The Delhi High Court recently observed that if a wife attempts to commit suicide and then tries to blame the husband and in-laws for the same, then it amounts to extreme cruelty and it can be a ground for divorce.
A Division Bench of Justices Suresh Kumar Kait and Neena Bansal Krishna while rejecting an appeal contesting the family court’s decision to grant her husband a divorce based on allegations of cruelty held that such conduct of the wife might lead to keep the husband and his family under constant threat of being implicated in false cases.
In this case, the couple got married in 2007 and had a child together out of this wedlock. The husband (hereinafter referred to as the respondent) claimed that the wife (hereinafter referred to as the appellant) deserted their marital home just four months after their marriage and alleged that she filed a police complaint, stating that a substantial dowry was provided and that excessive demands for dowry were made by his parents. Her uncle Shri Rakesh Pankaj also filed a false criminal case under Section 379 IPC for theft of the car in which the respondent had to seek anticipatory bail.
The appellant thereafter filed a petition wherein serious allegations were leveled against the respondent that he was already married at the time of his marriage to the appellant and sought annulment of their marriage. Subsequently, the matter was compromised, and the Petition was withdrawn by the appellant whereby she submitted that she had filed the petition for nullity of marriage on the misinformation she got against the respondent/husband.
The Court also observed that the appellant also tried to commit suicide by consuming mosquito repellent liquid. After reviewing the accusations, the Court observed that despite the wife’s assertion of being coerced into writing the suicide note, during her cross-examination, she acknowledged that her husband wasn’t present at home when she attempted to take her own life.
The Court also observed that despite numerous complaints filed by the appellant, many resulted in acquittals, she persisted in filing appeals to secure the imprisonment of her husband and his family members. The Court rightly held that,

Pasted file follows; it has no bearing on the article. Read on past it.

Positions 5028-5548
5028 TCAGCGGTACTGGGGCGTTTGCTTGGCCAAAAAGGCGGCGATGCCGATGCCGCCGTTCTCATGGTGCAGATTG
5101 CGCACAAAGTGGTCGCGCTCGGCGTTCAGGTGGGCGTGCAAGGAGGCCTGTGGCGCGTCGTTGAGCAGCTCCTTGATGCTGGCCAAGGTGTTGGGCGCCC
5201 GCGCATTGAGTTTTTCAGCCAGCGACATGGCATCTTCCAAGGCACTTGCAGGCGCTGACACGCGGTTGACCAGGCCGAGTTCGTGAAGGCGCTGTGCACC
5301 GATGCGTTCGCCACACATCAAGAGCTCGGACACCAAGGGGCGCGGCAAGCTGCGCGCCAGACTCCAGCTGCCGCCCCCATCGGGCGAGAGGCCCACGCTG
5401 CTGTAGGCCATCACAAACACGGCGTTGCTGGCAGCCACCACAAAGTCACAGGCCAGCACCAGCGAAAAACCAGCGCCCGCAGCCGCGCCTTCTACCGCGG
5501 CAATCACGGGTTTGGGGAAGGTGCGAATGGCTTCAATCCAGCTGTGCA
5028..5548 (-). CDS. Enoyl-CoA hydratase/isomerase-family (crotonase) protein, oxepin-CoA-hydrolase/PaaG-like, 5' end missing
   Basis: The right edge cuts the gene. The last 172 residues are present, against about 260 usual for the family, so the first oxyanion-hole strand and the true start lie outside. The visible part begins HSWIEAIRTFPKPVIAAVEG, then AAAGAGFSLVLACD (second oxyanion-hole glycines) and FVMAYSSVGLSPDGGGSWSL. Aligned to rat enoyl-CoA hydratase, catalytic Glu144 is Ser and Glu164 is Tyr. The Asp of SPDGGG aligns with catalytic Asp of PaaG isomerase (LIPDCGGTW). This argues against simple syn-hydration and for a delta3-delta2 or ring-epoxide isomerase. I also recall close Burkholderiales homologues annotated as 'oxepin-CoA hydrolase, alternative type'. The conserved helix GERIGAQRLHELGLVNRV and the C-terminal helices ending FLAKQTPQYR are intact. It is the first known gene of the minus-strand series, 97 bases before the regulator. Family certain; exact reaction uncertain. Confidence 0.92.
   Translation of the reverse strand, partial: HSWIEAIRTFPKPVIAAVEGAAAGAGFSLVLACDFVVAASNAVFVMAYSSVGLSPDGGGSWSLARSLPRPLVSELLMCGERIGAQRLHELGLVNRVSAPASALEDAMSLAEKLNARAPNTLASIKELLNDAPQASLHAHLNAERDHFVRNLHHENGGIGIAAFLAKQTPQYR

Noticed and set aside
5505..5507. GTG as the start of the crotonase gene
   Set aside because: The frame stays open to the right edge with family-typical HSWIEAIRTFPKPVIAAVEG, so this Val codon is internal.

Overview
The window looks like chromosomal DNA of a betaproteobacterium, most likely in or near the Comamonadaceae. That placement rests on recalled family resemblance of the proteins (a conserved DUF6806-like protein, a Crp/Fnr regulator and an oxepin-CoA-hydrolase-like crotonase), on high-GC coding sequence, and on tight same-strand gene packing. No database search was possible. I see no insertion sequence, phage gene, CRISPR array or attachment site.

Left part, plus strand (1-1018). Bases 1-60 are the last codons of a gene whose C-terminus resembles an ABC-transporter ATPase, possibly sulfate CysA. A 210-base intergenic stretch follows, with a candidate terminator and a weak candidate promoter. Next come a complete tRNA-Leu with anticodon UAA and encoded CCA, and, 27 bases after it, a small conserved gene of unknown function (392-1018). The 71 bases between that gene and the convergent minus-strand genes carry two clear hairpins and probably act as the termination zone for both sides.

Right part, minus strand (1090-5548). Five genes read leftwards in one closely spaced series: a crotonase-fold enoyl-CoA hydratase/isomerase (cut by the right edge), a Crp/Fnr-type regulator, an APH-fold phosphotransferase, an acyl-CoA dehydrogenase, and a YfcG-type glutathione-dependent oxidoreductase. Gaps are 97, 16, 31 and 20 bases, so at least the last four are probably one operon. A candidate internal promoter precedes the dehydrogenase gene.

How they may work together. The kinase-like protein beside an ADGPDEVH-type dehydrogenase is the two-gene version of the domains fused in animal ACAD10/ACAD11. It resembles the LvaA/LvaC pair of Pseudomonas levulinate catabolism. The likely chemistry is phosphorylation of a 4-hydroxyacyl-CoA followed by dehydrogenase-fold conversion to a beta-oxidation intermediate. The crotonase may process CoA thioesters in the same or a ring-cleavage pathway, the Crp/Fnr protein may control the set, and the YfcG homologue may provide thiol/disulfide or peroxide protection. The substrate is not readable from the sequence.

“It has been rightly observed by the learned Addl. Principal Judge, Family Court that the appellant had not been able to bring on record any document or any cogent evidence to prove that the respondent was married at the time of his marriage with the appellant. Her allegations were based on misinformation as had been admitted by the appellant before the Family Court. The respondent for about two years was not only subjected to civil, but also criminal cases against him on unsubstantiated allegations arising from misinformation.”
In the case of Pankaj Mahajan V. Dimple, 2011 it was held by the Supreme Court that the repeated threats to commit suicide and the attempt to commit suicide was held to be an action amounting to cruelty.
Cruelty as a ground for Divorce
Besides physical harm, subjecting a woman to mental stress, compromising her peace of mind for a spouse, or causing continual mental agony constitutes mental cruelty. Yet, understanding an individual’s psychology remains elusive, and given the variability in sensitivities, accusations of cruelty may not always be entirely factual. In the groundbreaking ruling of Mayadevi Vs. Jagdish Prasad in February 2007, the Supreme Court ruled that both spouses, not just women but also men, can seek divorce on grounds of mental cruelty. In this instance, the respondent applied for divorce citing a persistent pattern of cruelty from his wife, alleging she withheld food from him and their children, attributing blame to the husband and his family members.
Therefore, a man is equally eligible for divorce in the face of any form of inflicted cruelty.”
Case Name- Ms. Payal Sethi V. Sh. Rohit Sethi
Anshra Zafar, a 2nd year student pursuing B.A.LLB (Hons) from IILM University, Greater Noida, 4th Semester. An intern under Legal Vidhiya
Disclaimer: The materials provided herein are intended solely for informational purposes. Accessing or using the site or the materials does not establish an attorney-client relationship. The information presented on this site is not to be construed as legal or professional advice, and it should not be relied upon for such purposes or used as a substitute for advice from a licensed attorney in your state. Additionally, the viewpoint presented by the author is of a personal nature.